BBC NEWS Americas Africa Europe Middle East South Asia Asia Pacific Arabic Spanish Russian Chinese Welsh

 You are in: World: Africa
Front Page 
Middle East 
South Asia 
From Our Own Correspondent 
Letter From America 
UK Politics 
Talking Point 
In Depth 

Commonwealth Games 2002

BBC Sport

BBC Weather

Monday, 3 September, 2001, 13:45 GMT 14:45 UK
Focus on the slave trade
Slave sale poster
Millions were forcibly deported from Africa (Image: American Antiquarian Society)
As European countries debate whether to apologise for the transatlantic slave trade in past centuries, BBC News Online's Tom Housden examines the enforced movement of millions.

The exact numbers of Africans shipped overseas during the slave trade are hotly debated - estimates range between 10 and 28 million.

What is undisputed is the degree of savage cruelty endured by men, women and children. Up to 20% of those chained in the holds of the slave ships died before they even reached their destination.

The slave trade
Between 10 and 28 million people taken from Africa
17 million Africans sold into slavery on the coast of the Indian Ocean, the Middle East, and North Africa
12 million Africans taken to the Americas
5 million Africans taken across the Sahara and East Africa into slavery in other parts of the world
Between 1450 and 1850 at least 12 million Africans were taken across the notorious Middle Passage of the Atlantic - mainly to colonies in North America, South America, and the West Indies.

The Middle Passage was integral to a larger pattern of commerce developed by European countries.

European traders would export manufactured goods to the west coast of Africa where they would be exchanged for slaves.

Click here to see a map of the North Atlantic slave trade

The slaves were then sold for huge profits in the Americas.

Huge profits

Traders use the money to buy raw materials such as sugar, cotton, coffee, metals, and tobacco which were shipped back and sold in Europe.

Unknown numbers of people - according to some estimates at least 4 million - died in slave wars and forced marches

Slavery created and then relied on a large support network of shipping services, ports, and finance and insurance companies.

New industries were created, processing the raw materials harvested or extracted by slaves in the Americas

The slave trade contributed significantly to the commercial and industrial revolutions. Cities such as Liverpool and Amsterdam grew wealthy as a result of the trade in humans.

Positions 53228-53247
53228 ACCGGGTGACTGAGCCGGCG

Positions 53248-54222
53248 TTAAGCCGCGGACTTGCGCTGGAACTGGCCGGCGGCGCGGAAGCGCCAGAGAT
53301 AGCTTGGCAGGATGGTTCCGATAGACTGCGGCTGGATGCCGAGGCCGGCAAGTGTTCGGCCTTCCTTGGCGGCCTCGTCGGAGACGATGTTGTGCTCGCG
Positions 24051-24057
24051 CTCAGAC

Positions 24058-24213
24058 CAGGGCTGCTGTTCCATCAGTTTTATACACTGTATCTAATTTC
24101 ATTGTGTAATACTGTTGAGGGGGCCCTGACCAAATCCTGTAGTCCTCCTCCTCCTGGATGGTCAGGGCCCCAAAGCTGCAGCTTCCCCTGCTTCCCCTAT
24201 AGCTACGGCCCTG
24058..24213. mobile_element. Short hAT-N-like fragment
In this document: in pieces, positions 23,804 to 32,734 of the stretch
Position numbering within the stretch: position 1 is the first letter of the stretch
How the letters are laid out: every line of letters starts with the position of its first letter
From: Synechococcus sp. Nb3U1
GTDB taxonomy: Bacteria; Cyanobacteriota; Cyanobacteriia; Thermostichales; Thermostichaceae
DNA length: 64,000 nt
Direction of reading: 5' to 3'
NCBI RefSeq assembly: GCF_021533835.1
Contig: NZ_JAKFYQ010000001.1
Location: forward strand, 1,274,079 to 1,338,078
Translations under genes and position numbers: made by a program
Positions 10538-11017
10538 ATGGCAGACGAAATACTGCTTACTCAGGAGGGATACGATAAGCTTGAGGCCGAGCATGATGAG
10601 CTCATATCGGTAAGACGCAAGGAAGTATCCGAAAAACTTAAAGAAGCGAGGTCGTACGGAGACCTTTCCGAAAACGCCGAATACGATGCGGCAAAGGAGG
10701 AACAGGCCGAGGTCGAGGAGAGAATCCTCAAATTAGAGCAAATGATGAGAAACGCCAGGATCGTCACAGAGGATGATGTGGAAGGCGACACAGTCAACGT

In Europe, slavery was often justified by the state on philanthropic grounds. They argued that Africans taken into captivity could then be "saved" by conversion to Christianity.

Slavery in the east

However, Europe did not have a monopoly on slavery. Muslim traders also exported as many as 17 million slaves to the coast of the Indian Ocean, the Middle East, and North Africa.

Slave narratives offering an African perspective on the slave trade contributed to the growing anti-slavery movement.

Some historians say that between the years 1500 and 1900, five million African slaves were transported via the Red Sea, the Sahara and East Africa to other parts of the world.

In Africa, unknown numbers of people - according to some estimates at least four million - died in wars and forced marches before ever being shipped to another continent.

Within central Africa, the slave trade led to huge population upheavals. Coastal tribes fled slave-raiding parties, and captured slaves were redistributed to different regions in Africa.

Slave dealing also contributed to the expansion of powerful West African kingdoms such as Mali and Ghana.

Cultures survive

Despite attempts to supress or even eradicate African culture, slaves and their descendants carried skills and traditions to their destination countries.

African literary traditions - particularly oral storytelling featuring the tortoise, hare, and spider - spread throughout the Caribbean, Latin America, the United States and Europe.

By the late 18th Century, a growing abolitionist movement, fuelled by slave uprisings in the West Indies, resulted in most European countries making tentative moves towards halting the trade.

Slave narratives, particularly that of freed slave Olaudah Equiano offering an African perspective, contributed to the growing anti-slavery movement.

Britain banned the slave trade in 1807 but a fierce debate in the United States, which stoked civil war between the abolitionist northern states and the pro-slavery south, delayed a unified resolution.

Slavery was eventually abolished in the US in 1865 by the 13th Amendment to the constitution.

But it was not until 1888 - when slavery was banned in Brazil - that the trade was outlawed across the American continent.

Click here to return

See also:

03 Sep 01 | UK Politics
UK challenged over slavery
Internet links:

The BBC is not responsible for the content of external internet sites

Links to more Africa stories are at the foot of the page.

E-mail this story to a friend

Links to more Africa stories